Photographer George Nebieridze doesn’t remember a time when he wasn’t carrying his camera. In 2015, he first decided to collect all of his photographs in a single publication — a tradition he’s kept up every year since. His third and latest book, ’17, pulsates with youthful energy and sexual liberation, photographed against the sunrise softened sky and Berlin’s sleepless and somber surroundings. It also marks important milestones for the Georgian photographer, including the birth of his second daughter.
Ahead of his book launch on 31 August at Berlin’s 68projects, Nebieridze shares his influences, his ferociously candid style, and photographic mishaps.
Your last book, ’16, came out two years ago. What have you been up to since then?
I’ve been busy growing up, which has meant becoming a father of two. Despite all that, I’m trying not to abandon my own inner child. I’ve done some interesting things over the last two years: I returned to Georgia, where I taught a workshop at The Photo Lab as part of Batumi/Odessa Photo Days. I had the honour of being the youngest mentor, along with two very well-known Georgian artists, Natela Grigalashvili and Koka Ramishvili. At Batumi/Odessa Photo Days, I also got to exhibit some of my photos from ’17 and ’18 at The Contemporary Art Space alongside Koka Ramishvili. The show got a very positive response from the public when I honestly wasn’t expecting a lot of attention. Batumi isn’t my hometown and it was pleasantly surprising.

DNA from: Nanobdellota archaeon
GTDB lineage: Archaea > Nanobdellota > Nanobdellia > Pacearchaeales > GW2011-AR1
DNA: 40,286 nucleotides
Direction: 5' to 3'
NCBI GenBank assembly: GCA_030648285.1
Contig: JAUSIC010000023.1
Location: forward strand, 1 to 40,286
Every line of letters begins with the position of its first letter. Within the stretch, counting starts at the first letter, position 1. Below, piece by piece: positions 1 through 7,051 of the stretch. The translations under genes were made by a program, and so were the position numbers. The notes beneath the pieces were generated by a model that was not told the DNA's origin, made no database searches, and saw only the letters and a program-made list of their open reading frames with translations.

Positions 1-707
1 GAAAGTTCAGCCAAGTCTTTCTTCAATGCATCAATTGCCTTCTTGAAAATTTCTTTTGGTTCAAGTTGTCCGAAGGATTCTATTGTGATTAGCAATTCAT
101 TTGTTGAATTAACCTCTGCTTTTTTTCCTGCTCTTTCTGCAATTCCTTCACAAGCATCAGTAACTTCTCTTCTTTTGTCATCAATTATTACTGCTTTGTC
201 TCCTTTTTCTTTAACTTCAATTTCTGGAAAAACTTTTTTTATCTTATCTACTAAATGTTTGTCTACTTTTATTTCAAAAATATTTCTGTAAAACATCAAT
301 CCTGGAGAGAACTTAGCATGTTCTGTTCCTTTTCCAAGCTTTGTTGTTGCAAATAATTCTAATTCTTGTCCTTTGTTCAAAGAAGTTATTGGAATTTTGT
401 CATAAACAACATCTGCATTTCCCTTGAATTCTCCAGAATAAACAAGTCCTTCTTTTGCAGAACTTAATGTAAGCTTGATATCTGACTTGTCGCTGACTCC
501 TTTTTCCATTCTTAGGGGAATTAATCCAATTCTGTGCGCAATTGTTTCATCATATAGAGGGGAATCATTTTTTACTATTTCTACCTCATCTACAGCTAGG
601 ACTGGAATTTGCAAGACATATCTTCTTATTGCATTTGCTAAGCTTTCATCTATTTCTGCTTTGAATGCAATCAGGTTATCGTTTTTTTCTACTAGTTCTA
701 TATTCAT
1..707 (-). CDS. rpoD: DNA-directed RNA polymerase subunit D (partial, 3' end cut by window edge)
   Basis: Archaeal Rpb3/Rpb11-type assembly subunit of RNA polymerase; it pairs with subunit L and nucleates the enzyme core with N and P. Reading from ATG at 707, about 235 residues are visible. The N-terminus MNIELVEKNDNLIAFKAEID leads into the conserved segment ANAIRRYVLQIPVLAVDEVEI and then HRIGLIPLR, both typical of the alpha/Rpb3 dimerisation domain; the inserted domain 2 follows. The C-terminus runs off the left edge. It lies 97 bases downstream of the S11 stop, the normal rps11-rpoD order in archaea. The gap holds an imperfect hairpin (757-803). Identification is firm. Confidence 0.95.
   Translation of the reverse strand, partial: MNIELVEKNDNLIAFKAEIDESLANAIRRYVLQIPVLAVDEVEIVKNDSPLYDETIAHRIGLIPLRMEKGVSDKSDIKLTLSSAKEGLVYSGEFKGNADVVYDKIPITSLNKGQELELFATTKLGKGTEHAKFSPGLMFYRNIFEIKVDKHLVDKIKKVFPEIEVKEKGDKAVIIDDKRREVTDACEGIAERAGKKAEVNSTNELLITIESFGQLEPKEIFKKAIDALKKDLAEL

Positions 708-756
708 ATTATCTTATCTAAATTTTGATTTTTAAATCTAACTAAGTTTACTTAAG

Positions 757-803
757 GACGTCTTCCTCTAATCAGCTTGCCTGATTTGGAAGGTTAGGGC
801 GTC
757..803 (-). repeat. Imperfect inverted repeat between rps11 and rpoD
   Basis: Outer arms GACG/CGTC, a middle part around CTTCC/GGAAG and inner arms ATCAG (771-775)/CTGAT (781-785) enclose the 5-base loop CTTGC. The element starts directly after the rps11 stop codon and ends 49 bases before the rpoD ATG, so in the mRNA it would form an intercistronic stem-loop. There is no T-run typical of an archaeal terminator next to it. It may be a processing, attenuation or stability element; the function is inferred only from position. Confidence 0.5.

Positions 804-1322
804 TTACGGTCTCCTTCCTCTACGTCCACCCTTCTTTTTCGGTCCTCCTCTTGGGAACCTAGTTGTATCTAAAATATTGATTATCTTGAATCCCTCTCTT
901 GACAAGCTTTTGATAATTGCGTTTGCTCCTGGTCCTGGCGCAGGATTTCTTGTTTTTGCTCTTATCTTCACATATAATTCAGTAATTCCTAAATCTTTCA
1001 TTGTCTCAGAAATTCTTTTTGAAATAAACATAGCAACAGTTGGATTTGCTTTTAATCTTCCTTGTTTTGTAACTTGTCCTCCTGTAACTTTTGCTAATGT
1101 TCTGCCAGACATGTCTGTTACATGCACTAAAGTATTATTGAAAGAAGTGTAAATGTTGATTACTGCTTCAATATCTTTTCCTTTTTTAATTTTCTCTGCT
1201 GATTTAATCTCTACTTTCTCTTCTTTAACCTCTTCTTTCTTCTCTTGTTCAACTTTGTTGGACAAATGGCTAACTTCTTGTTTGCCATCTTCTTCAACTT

I’ve also been working on commissions for various music magazines. I never take a break from work, and even in the most stressful and exhausting periods of my life, my mind is always thinking about photography. ’17 took a long time to make. I already have all the material ready for ’18 and some of ’19.
When did you decide to collect all your photos in an annual photo book series, and what was your motivation behind it?
It all started in 2015 when I realised that I had a huge amount of material from the year and didn’t know what to do with it all. Just posting photos on my blog didn’t feel right and I wasn’t in a position to have an exhibition in Berlin at that time. A book felt like the next step. It was an incredible feeling to hold my first printed book in my hands.
So many photos in ’17 made me think of the unspoken, immediate, and meaningful connections you make in clubs, fuelled by chemistry and tenderness. Is there something in particular about human relationships that you try to explore or express?
Young people — mostly queer young people — are the subject of my work: I’m interested in how they interact with one another in relatively free and safe environments. Not all interactions in clubs have to be meaningful, however. They are also forgotten very easily, which is another reason I take photos at parties. I keep them as my memories.
Among all your images of friends and strangers, ’17 features photos from the birth of your second child. Why did you decide to include them?
From an early age, I was inspired by the work of Larry Clark and Nan Goldin. I think many artists channel their personal experiences into their craft. I don’t see any reason for separating my personal life from my photographic work.